How Beautiful We Were by Imbolo Mbue

How Beautiful We Were is a soft single to left field with two outs and a runner on 2nd where the left fielder charges hard but takes his eye off the ball and makes an error on the play, not only allowing the runner to score, but letting the batter trot into 2nd base. It may not have been perfect or gotten there exactly how you thought in the end, but it got there nonetheless.

How Beautiful We Were is set in a fictional village in Africa where children are sick and dying as a result of the pollution and destruction caused by the effects of drilling on the land by an American oil company. None of this, nor the author’s name, lends itself to an easy baseball card choice. The first thing that jumped out at me, and this didn’t happen until probably 100 pages in, was the name Austin, possibly the first American name in the book. So I quickly replaced a Fergie Jenkins card from the 2016 Topps subset “100 Years at Wrigley” with a 2021 Topps Austin Meadows.

Austin, the character in the book, is seen by the villagers as a possible savior, someone who can alert powerful people to the evil of the American oil company. The Tampa Bay Rays are hoping Austin Meadows can be a savior for the team in their quest for a return trip to the World Series. Just as the villagers of Kosawa are both helped and let down by the attempts made by Austin, the Rays have experienced a roller coaster of performance from Austin Meadows. In 2019, he hit 33 home runs, slashed .291/.364/.558, made the All-Star team, and finished 14th in the American League MVP voting. During their push towards the 2020 World Series, however, Meadows could never find his groove. He hit just .205, had an OPS 250 points lower than his All-Star season, and hit just .188 during the World Series.

Meadows improved some in 2021, hitting 26 home runs and boosting his OPS back above .700, but the Rays will be hoping for even more in the postseason. Austin from the book disappears from Kosawa’s dreams temporarily just like Meadows’ disappearing act during the 2020 season, but makes a return later in the story. The children of Kosawa struggle to pronounce Austin and call him “Us-Things” instead, which I think would be a great rallying cry for the Rays during the postseason. They could print t-shirts, “Us-Things Did It Again.”

The Tampa Bay Rays are the Moneyball team of the past decade, consistently winning despite one of the lowest payrolls in the game every year thanks to being among the bottom three teams in attendance every season since 2011. I used to say, during the Moneyball A’s years, that if Oakland general manager Billy Beane called you to propose a trade, you should immediately hang up the phone because he was going to fleece you even if you were dead sure it was a fair deal. All signs point to the same need for caution when dealing with the Rays, and the deal that brought Austin Meadows to Tampa Bay is a perfect example. Chris Archer was an All-Star starting pitcher for the Rays in 2017, but regressed slightly to a 4.30 ERA during the first half of 2018. Despite the warning signs, the Pittsburgh Pirates gave up three prospects in exchange for the fading All-Star only to get the same 4.30 ERA throughout the tail end of 2018 and a 3-9 record with a 5.19ERA in 2019. In return, the Rays received future All-Star Austin Meadows; pitcher Shane Baz who has a 1.69 ERA down the stretch in 2021; and Tyler Glasnow who has gone 16-4 with a 2.80 ERA since 2019. If Rays general manager Erik Neander calls you up today proposing a trade, hang up immediately.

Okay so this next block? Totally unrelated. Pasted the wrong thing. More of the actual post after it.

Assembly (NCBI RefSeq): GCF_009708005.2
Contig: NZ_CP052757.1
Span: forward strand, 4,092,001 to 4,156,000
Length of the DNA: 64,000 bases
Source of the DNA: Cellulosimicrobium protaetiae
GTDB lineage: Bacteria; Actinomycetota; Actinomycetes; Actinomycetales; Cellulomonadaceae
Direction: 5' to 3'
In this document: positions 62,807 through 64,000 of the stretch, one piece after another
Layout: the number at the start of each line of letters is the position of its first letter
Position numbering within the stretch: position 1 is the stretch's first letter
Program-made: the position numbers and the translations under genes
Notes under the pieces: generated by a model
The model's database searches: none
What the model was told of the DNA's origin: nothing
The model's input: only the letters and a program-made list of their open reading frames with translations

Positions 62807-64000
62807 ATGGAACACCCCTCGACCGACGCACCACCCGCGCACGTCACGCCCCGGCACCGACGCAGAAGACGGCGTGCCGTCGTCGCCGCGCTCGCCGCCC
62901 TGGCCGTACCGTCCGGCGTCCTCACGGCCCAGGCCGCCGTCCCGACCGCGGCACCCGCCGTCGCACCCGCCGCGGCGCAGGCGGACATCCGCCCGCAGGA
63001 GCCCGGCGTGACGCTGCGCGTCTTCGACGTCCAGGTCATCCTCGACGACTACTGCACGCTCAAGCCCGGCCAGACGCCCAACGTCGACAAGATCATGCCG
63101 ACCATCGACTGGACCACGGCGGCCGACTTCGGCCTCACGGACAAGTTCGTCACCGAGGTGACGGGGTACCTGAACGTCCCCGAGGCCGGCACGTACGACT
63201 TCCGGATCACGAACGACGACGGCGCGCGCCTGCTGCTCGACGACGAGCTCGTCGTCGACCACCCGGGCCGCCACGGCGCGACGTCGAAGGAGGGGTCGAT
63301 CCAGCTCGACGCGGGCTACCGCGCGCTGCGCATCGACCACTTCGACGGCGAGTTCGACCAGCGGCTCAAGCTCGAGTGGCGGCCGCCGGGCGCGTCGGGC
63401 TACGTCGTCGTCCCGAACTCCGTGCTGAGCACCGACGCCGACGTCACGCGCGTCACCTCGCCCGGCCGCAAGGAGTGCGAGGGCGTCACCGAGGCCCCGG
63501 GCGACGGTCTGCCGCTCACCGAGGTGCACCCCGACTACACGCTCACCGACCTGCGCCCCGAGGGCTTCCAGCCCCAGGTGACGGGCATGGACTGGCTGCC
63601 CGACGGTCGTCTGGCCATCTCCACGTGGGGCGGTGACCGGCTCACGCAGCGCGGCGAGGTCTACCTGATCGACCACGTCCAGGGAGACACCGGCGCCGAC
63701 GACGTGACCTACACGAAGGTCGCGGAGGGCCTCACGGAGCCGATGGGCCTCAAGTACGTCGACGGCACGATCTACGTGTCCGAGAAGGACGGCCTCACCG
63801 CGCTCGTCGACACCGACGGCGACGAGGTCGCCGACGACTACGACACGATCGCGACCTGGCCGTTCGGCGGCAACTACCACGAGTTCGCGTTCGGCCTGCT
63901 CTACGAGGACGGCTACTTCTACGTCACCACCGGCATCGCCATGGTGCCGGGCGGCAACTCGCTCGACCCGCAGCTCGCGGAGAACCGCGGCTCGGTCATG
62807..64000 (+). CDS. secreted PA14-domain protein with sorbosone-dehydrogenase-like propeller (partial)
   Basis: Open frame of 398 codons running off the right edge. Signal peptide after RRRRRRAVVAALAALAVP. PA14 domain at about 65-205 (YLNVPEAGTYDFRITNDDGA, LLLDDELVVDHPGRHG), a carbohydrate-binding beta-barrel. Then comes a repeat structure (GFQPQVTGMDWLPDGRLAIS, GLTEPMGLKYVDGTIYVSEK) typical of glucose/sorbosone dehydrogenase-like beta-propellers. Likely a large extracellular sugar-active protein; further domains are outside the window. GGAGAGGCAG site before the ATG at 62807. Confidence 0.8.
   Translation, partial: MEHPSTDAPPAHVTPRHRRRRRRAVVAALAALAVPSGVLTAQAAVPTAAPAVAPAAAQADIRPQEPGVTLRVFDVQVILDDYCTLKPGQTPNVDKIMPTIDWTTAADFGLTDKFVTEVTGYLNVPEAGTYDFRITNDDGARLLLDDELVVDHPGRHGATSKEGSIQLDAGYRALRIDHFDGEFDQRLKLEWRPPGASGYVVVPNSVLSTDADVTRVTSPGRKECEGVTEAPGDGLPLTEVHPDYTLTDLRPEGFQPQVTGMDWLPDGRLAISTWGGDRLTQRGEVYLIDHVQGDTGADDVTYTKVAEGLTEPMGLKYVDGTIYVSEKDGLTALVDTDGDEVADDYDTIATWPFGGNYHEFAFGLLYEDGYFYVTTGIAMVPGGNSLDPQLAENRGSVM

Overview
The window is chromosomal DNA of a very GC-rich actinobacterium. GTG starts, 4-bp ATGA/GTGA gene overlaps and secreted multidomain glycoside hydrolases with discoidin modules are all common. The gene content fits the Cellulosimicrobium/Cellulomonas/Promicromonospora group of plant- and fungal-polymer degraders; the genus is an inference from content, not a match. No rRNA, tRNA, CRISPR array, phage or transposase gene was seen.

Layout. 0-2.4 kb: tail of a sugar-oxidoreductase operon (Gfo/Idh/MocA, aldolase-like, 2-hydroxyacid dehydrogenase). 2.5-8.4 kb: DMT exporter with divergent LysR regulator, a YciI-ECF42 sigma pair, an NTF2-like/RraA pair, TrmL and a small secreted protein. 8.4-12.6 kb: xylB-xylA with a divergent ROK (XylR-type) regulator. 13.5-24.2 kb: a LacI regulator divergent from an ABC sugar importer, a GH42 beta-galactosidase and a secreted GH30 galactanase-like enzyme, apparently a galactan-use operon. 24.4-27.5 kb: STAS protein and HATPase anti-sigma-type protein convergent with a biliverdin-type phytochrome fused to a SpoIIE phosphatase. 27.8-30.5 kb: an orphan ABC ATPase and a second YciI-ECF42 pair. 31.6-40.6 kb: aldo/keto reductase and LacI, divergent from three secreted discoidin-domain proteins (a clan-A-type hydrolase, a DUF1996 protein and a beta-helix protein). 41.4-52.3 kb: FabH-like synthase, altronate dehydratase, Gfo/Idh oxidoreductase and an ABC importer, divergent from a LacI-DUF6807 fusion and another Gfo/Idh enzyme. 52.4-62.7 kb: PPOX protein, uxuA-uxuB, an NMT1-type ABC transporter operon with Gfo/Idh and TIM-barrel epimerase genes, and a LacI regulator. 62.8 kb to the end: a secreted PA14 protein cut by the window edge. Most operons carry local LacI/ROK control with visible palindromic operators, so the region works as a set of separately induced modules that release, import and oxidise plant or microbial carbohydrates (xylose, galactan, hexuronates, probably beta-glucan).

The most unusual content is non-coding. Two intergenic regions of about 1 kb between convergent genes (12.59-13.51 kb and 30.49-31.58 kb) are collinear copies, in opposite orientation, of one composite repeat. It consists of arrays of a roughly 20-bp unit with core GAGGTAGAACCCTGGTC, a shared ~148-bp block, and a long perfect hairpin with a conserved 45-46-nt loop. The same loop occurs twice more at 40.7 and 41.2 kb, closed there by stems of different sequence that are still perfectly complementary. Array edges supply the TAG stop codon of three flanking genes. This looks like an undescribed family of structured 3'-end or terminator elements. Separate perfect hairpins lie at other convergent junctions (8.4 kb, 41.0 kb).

How Beautiful We Are alternates between the narration of many of the characters, and it’s Imbue’s ability to fully inhabit the voice of each of the characters that pulls this book through in the end. Some of my favorite parts were the unique perspective of some of the characters, especially the grandmother who loses both her sons and says what a shame it is to only find out so late in life that life is so funny in how ridiculously contradictory it can be. Similarly, the only line I wrote down from the book was a lamentation of the persistence of hope despite all odds: “Why do we hope on when life has revealed itself to be meaningless?”

I think we hope on because hope springs eternal, because every spring you begin again on your quest for a World Series, and because as Ted Lasso says about the idea that it’s the hope that kills you, “I disagree, you know? I think it’s the lack of hope that comes and gets you.”

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